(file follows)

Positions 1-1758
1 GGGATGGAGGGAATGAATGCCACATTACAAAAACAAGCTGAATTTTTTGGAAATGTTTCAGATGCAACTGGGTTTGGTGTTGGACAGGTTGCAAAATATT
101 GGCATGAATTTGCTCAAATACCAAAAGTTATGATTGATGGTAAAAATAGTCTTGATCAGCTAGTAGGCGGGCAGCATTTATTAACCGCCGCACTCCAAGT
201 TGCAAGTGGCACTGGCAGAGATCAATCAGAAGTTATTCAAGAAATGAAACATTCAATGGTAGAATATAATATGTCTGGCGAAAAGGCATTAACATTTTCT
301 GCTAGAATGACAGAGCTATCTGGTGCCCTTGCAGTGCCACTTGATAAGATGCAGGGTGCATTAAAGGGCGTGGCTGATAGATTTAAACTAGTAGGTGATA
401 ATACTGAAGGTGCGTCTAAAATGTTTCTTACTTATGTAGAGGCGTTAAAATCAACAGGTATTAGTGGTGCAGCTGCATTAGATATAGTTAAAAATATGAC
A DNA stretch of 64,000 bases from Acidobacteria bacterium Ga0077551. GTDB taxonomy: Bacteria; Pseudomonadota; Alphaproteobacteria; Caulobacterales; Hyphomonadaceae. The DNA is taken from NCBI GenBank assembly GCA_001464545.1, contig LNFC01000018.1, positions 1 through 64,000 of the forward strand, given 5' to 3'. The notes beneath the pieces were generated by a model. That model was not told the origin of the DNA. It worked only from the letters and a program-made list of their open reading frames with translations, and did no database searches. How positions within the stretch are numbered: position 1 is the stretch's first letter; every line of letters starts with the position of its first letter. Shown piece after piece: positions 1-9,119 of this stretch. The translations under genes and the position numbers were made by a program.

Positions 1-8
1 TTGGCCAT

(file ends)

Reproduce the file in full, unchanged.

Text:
Positions 1-1758
1 GGGATGGAGGGAATGAATGCCACATTACAAAAACAAGCTGAATTTTTTGGAAATGTTTCAGATGCAACTGGGTTTGGTGTTGGACAGGTTGCAAAATATT
101 GGCATGAATTTGCTCAAATACCAAAAGTTATGATTGATGGTAAAAATAGTCTTGATCAGCTAGTAGGCGGGCAGCATTTATTAACCGCCGCACTCCAAGT
201 TGCAAGTGGCACTGGCAGAGATCAATCAGAAGTTATTCAAGAAATGAAACATTCAATGGTAGAATATAATATGTCTGGCGAAAAGGCATTAACATTTTCT
301 GCTAGAATGACAGAGCTATCTGGTGCCCTTGCAGTGCCACTTGATAAGATGCAGGGTGCATTAAAGGGCGTGGCTGATAGATTTAAACTAGTAGGTGATA
401 ATACTGAAGGTGCGTCTAAAATGTTTCTTACTTATGTAGAGGCGTTAAAATCAACAGGTATTAGTGGTGCAGCTGCATTAGATATAGTTAAAAATATGAC
A DNA stretch of 64,000 bases from Acidobacteria bacterium Ga0077551. GTDB taxonomy: Bacteria; Pseudomonadota; Alphaproteobacteria; Caulobacterales; Hyphomonadaceae. The DNA is taken from NCBI GenBank assembly GCA_001464545.1, contig LNFC01000018.1, positions 1 through 64,000 of the forward strand, given 5' to 3'. The notes beneath the pieces were generated by a model. That model was not told the origin of the DNA. It worked only from the letters and a program-made list of their open reading frames with translations, and did no database searches. How positions within the stretch are numbered: position 1 is the stretch's first letter; every line of letters starts with the position of its first letter. Shown piece after piece: positions 1-9,119 of this stretch. The translations under genes and the position numbers were made by a program.

Positions 1-8
1 TTGGCCAT